The change is pervasive. Applications are moving from on-device licenses to subscriptions in the cloud, and our interface is moving from mouse to touch. We’re leaving behind the desktop PC for tablets and smartphones and are cutting the wired cord to go wireless. We’re also heavily influenced by the consumer world – the top 25 mobile applications are all consumer-focused tools such as Facebook and YouTube.

If businesses are looking for more reasons to move to unified communications, Van Binsbergen said a big one is that the flexible workplace it enables is a big driver of employee satisfaction. In fact, 33 per cent of Canadians – including half of millennials — said they would sacrifice something, including salary, to work remotely.

“And if you care about attracting and retaining the right people, 60 per cent of people are making a job choice based on the work flexibility policies of a company,” said Van Binsbergen.

And the reality is over 70 per cent of the workforce is mobile at some time. A mobile worker can also be described as a flexible worker; not always at their desk but not always mobile, they could be a salesperson, field worker or just someone who needs to work from home now and again.

“There’s more and more information that shows flexible workers with the right tools can accomplish a lot more,” said Van Binsbergen.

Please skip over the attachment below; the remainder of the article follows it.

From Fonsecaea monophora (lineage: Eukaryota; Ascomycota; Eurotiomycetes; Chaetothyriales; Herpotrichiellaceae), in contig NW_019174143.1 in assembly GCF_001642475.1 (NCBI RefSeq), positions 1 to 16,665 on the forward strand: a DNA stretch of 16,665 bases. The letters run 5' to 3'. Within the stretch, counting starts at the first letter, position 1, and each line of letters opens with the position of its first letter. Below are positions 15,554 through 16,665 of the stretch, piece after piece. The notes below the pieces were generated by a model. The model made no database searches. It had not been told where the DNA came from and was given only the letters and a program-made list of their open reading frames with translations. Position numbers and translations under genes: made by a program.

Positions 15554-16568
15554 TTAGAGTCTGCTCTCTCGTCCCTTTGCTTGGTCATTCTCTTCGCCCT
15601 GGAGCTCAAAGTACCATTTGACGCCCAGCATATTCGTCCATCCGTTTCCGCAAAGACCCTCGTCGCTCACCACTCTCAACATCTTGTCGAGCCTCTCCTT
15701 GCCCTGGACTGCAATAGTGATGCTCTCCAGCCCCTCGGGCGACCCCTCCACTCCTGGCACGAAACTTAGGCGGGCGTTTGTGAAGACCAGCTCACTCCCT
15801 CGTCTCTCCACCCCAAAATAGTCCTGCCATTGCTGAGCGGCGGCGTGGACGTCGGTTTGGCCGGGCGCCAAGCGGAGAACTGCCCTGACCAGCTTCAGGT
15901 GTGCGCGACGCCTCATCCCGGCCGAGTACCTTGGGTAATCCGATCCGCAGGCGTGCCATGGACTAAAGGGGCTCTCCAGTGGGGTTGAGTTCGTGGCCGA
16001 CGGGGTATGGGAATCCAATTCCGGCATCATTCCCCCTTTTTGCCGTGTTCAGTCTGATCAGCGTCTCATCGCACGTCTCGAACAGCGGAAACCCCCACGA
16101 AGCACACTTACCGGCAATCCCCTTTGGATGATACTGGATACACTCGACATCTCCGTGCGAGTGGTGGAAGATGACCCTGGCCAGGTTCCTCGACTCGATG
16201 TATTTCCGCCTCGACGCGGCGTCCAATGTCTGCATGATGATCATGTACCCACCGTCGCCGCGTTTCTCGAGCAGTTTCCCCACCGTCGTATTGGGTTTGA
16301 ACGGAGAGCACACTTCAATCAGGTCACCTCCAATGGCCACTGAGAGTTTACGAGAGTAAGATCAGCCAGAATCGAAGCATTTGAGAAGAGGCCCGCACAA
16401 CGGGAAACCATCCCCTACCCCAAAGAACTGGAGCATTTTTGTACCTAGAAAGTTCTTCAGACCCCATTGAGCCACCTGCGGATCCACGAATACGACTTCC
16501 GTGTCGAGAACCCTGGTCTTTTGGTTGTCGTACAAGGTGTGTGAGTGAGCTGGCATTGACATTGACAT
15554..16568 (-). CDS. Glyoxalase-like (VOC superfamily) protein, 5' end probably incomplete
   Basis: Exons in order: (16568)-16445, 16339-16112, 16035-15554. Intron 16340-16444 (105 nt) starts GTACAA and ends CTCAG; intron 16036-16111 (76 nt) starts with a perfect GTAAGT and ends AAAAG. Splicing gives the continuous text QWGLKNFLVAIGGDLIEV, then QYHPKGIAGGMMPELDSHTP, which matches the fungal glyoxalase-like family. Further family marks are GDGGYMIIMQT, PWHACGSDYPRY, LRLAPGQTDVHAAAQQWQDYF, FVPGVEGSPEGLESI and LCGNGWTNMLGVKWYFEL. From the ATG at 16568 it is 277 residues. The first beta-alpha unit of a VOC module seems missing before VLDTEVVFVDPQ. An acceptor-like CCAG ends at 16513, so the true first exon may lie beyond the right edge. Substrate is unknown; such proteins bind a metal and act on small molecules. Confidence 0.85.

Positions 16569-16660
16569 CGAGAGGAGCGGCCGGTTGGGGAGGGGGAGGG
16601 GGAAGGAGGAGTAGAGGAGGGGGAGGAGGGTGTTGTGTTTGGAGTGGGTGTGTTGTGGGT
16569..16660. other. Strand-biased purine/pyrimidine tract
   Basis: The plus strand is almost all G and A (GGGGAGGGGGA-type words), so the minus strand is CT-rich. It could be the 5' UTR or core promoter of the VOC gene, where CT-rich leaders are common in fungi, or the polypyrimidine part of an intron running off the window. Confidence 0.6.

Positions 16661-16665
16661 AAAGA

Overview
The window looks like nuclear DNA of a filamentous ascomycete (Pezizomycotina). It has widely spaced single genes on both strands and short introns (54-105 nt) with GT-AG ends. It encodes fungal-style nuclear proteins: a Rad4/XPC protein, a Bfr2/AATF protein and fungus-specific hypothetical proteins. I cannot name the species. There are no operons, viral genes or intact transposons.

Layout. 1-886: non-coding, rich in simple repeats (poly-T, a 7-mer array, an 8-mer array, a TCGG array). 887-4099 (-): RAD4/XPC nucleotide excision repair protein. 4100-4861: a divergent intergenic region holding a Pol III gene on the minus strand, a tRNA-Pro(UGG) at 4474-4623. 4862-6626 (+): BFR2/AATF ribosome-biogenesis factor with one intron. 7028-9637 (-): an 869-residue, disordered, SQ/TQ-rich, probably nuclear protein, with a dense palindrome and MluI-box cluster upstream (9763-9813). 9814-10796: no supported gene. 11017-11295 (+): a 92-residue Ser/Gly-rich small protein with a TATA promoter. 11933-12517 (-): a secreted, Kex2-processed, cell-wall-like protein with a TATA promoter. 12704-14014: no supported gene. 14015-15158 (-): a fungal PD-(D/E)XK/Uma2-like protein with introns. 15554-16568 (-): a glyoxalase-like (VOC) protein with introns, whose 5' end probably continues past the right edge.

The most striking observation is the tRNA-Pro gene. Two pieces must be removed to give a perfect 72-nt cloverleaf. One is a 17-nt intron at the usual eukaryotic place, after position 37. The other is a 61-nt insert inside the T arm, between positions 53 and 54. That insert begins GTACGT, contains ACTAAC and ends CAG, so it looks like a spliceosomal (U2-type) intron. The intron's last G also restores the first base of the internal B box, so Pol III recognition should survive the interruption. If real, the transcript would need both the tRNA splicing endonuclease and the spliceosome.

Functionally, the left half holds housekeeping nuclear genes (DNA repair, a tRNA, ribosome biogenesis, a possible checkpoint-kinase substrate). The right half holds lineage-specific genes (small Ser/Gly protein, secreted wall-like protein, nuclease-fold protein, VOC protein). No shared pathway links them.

Changing workspaces are also helping to drive unified communications forward as businesses look to create workplaces focused more around collaboration. Today, workers spend about half their time doing isolated things in their cubes and half their time doing collaborative things, and the collaborative part of their day is growing dramatically. However, Van Binsbergen said most workspaces are still configured for the Mad Men-era with 90 per cent of space dedicated to fixed workspaces and just 10 per cent to collaboration.

“As companies try to align how workers need and want to work with their workspace, there’s opportunities to save on real estate and space costs,” said Van Binsbergen. “The challenge is: how you do it in a productive way? You need quiet work areas like libraries with no phone calls – an isolation space – and then collaboration areas.”

Having looked at the drivers of unified communications, part two of the webinar (Friday, May 22 at 1:00 PM EST) will look at unlocking the value. Join Love and Van Binsbergen for real-world examples of how unified communications implementations have unlocked employee productivity gains and reduced real estate and voice communications expenses for Canadian businesses.


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Jim Love, Chief Content Officer, IT World Canada

Sponsored By: Rogers

Jeff Jedras
Jeff Jedras
Jeff Jedras is a technology journalist with IT World Canada and a member of the IT Business team. He began his career in technology journalism in the late 1990s, covering the Ottawa technology sector for Silicon Valley North and the Ottawa Business Journal. He later covered the technology scene in Vancouver before joining IT World Canada in Toronto in 2005, covering enterprise IT for ComputerWorld Canada and the channel for Computer Dealer News. His writing has also appeared in the Vancouver Sun & the Ottawa Citizen.